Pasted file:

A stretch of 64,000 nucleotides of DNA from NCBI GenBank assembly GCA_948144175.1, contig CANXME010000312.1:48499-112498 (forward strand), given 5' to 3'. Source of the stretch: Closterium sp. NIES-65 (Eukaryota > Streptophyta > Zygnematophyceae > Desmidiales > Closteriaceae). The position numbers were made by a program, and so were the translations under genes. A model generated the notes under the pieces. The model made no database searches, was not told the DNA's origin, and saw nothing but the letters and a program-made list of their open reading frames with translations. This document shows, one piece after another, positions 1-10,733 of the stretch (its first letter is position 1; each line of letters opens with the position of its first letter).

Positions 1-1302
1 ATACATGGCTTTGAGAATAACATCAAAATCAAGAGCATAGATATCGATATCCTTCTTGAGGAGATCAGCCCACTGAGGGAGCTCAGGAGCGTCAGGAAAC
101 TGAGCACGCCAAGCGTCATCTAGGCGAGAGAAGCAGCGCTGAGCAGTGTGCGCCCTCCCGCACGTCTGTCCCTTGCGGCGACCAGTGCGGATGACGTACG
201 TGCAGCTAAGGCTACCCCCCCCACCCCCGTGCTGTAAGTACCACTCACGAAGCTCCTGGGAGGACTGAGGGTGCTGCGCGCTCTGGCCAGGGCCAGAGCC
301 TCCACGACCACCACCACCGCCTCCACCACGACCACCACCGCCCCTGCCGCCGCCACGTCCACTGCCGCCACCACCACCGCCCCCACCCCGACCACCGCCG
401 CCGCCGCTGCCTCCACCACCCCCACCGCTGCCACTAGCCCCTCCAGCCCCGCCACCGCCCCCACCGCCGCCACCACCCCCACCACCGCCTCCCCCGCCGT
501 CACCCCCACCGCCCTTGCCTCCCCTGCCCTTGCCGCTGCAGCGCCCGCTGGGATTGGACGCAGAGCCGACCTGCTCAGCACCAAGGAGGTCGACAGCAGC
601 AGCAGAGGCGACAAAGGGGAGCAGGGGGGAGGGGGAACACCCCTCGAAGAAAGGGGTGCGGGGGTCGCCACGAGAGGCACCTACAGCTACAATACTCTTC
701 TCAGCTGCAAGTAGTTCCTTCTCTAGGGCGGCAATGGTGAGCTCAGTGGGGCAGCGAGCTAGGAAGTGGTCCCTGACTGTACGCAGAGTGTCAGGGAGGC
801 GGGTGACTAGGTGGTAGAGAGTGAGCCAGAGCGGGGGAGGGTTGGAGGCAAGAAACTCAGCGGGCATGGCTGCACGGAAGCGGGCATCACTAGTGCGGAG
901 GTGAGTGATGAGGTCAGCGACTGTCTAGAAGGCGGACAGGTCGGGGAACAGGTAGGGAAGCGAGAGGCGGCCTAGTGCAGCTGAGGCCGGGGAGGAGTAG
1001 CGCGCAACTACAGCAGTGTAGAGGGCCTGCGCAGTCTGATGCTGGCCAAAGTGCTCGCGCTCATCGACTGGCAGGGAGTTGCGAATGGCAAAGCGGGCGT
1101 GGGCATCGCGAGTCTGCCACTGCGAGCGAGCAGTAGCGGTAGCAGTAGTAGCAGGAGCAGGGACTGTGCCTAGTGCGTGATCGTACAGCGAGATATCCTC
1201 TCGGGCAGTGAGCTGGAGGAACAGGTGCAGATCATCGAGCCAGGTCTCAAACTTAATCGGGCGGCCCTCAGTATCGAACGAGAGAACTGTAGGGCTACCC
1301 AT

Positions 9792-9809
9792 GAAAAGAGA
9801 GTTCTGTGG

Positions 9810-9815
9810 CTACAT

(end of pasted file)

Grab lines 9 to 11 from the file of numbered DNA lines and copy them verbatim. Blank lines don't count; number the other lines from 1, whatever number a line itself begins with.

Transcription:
601 AGCAGAGGCGACAAAGGGGAGCAGGGGGGAGGGGGAACACCCCTCGAAGAAAGGGGTGCGGGGGTCGCCACGAGAGGCACCTACAGCTACAATACTCTTC
701 TCAGCTGCAAGTAGTTCCTTCTCTAGGGCGGCAATGGTGAGCTCAGTGGGGCAGCGAGCTAGGAAGTGGTCCCTGACTGTACGCAGAGTGTCAGGGAGGC
801 GGGTGACTAGGTGGTAGAGAGTGAGCCAGAGCGGGGGAGGGTTGGAGGCAAGAAACTCAGCGGGCATGGCTGCACGGAAGCGGGCATCACTAGTGCGGAG